The audit, completed about a month ago, rated only 3 percent of the curb ramps on state highways as “good.” Some were rated “fair,” but most of the rest were rated “poor.” In Grant County, every curb ramp was rated “poor,” and many had no ramp of any kind. ODOT Region 5 Public Information Officer Tom Strandberg said the agency has been fixing curb ramps as it completes other work.

ODOT Transportation Project Leader Sean Maloney presented updated costs to the city council over the phone at their Feb. 13 meeting. He had been able to locate $230,000 in additional funding from ODOT’s Sidewalk Improvement Program, which brought the total funding available to just over $1 million, he said.

But that was only enough for Phase 1 work — completing the preliminary engineering and design, acquiring all needed rights-of-way, relocating and replacing a shallow city water main and providing for contingency funding.

Funding for Phase 2 — the actual construction of the sidewalk and swales — would include leftover money from Phase 1 along with funding from the Safe Routes to School program that has not yet been awarded. Maloney said the city could apply for the Safe Routes to School funding this year, and if it was awarded early enough in 2019, construction could start that summer. Otherwise, construction would be delayed to summer 2020, he said.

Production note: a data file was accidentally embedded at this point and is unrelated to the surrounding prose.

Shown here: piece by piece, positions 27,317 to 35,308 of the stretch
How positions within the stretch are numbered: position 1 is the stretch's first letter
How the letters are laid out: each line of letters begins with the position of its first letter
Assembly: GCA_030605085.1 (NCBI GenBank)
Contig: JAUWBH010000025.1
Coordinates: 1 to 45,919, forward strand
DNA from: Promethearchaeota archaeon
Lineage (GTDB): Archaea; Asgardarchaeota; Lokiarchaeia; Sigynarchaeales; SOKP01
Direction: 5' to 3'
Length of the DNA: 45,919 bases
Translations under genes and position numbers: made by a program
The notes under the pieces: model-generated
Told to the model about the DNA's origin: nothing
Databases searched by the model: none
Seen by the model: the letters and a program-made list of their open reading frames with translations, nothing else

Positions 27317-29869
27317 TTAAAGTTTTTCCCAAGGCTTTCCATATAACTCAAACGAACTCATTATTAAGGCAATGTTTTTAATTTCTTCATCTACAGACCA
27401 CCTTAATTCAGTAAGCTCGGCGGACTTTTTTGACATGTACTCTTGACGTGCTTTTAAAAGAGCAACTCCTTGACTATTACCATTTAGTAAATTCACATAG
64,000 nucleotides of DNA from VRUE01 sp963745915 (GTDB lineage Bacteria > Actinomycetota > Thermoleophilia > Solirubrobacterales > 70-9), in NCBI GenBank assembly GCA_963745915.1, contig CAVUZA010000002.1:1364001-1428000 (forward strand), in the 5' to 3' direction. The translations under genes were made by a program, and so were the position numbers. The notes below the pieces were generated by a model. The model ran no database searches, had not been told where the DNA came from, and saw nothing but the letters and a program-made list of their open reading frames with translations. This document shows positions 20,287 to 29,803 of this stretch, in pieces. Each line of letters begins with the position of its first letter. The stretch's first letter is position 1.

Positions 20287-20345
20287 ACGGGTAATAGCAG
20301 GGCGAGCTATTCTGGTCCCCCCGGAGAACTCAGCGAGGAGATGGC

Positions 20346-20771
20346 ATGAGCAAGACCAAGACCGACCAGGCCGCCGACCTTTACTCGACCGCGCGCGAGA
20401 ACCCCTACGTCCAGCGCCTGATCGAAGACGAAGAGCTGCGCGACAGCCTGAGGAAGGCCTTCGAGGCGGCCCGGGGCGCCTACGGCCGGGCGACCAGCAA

Councilor Steve Schuette expressed concerns about tearing out old sidewalks to replace the water line and then leaving exposed construction work. Maloney said there wasn’t much sidewalk there to begin with, but he noted that provisions would need to be taken to comply with ADA requirements.

Costs had gotten out of hand, Councilor Dave Holland noted. Several councilors asked about what it would cost to back out of the project, and Mayor Ron Lundbom asked whether many schoolchildren walked along that section of the highway.

Former councilor Lisa Weigum spoke up, noting that schoolchildren went to get pizza for lunch and that the wrestling team ran along that section of the road.

The council reached consensus that the city should approach Grant County about helping fund the project. They also directed Maloney to continue planning for the project in the meantime.

Green told the Eagle the next day that several councilors had approached him after the meeting with their concerns about the project’s cost.

“They asked me to get back to ODOT to see what our buy-out provision is and what it would cost to cancel the project,” Green said.

The city may have to walk away from the project, he said.

“I’m going to work with the school district over the next couple weeks, and we will put this on the agenda for our Feb. 27 meeting to discuss again,” Green said.

But he was not optimistic.

“I think there’s a pretty good chance these sidewalks are not going to be built,” Green said.

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EO Media Group reporter Jade McDowell contributed to this report.